Recent Work

Not much recent work happening on the instrument and furniture side of my crafting life. My wife and I are getting ready for a major remodel of our home, and we’ve been packing everything away and putting it in storage. I’m taking a sabbatical from Ron Cook Studios for at least 6 months, while I make new furniture pieces for our new home. I’ll be creating several live-edge pieces, including a new mantel for the fireplace, new coffee and end tables, and a raised live-edge counter on the kitchen island.

To keep the sawdust flying, I recently finished what is called The Milkman’s Workbench. I saved an article from the June, 2013, issue of Popular Woodworking, last year because I thought I’d like to make it. I found enough good pieces of wood in my stash to put one together, so I decided to finally do it. It took only a few days to make. This type of workbench is small, but handy for craftspeople who work in small spaces, like apartments or tiny workshops. It’s also handy for taking along for carving demonstrations.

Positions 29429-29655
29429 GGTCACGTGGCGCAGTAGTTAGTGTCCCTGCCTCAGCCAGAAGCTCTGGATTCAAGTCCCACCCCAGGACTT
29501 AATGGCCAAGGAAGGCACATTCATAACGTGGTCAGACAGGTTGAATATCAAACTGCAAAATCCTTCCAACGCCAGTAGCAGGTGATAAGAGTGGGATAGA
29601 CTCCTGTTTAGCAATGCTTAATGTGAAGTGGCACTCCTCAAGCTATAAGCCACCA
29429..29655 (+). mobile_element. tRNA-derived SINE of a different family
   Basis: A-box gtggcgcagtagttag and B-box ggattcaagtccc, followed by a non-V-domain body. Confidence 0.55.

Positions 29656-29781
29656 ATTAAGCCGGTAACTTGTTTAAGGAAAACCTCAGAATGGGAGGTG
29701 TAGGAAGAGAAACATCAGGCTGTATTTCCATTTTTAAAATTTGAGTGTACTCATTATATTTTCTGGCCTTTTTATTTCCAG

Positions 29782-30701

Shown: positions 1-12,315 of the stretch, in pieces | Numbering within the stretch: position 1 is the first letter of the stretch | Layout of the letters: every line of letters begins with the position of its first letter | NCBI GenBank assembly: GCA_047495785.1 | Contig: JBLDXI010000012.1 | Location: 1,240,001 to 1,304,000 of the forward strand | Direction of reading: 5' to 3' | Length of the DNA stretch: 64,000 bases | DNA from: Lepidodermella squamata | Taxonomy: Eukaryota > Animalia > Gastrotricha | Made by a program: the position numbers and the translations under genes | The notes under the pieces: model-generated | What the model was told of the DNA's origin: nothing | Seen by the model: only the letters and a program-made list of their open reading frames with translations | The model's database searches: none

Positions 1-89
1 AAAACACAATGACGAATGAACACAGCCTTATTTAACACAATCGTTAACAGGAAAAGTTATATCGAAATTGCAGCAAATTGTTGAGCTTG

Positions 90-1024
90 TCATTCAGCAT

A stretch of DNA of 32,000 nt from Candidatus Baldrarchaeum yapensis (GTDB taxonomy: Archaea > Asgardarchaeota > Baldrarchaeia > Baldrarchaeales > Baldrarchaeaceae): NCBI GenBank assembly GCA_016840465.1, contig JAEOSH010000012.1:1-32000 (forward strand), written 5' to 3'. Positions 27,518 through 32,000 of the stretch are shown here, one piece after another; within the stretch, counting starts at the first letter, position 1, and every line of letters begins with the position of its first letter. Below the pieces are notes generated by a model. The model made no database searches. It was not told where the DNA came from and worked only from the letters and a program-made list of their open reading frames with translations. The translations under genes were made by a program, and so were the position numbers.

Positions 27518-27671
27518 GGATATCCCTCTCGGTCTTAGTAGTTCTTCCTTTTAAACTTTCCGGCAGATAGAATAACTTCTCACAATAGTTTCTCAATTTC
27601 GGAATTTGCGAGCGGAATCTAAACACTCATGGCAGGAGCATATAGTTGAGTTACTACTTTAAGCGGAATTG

Milkman workbench 1     Milkman workbench-magazine

The kitchen part of our remodel will have two new sinks. There’s a regular kitchen sink, and a bar sink on the island. To be able to cut vegetables over the sink, I’m putting together a cutting board that IMG_0888will fit nicely over one of the sinks. It is all salvaged urban forest wood from an old apple tree. The tree died and the owner gave me the trunk and a couple of thick branches. The tree had rotted in the middle, but I was still able to salvage some very good sections. I ripped it into boards and it has been drying for over a year. A few months ago I cut a couple of the boards into one inch square pieces, then started gluing them together. I’ll finish this after we get the sinks so I can fit it properly.